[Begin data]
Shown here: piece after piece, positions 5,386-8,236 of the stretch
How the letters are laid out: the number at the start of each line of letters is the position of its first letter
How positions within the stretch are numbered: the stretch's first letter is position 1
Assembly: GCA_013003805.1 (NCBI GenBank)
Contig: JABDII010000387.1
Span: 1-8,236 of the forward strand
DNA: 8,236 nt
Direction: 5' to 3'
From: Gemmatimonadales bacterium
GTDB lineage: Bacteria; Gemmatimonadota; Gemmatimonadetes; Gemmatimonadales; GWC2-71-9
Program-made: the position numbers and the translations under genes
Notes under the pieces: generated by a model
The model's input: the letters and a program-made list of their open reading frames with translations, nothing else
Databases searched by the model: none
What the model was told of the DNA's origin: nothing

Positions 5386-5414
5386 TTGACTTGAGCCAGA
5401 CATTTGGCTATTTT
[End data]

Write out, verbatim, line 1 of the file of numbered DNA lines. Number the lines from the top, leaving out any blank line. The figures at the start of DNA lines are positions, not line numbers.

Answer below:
Shown here: piece after piece, positions 5,386-8,236 of the stretch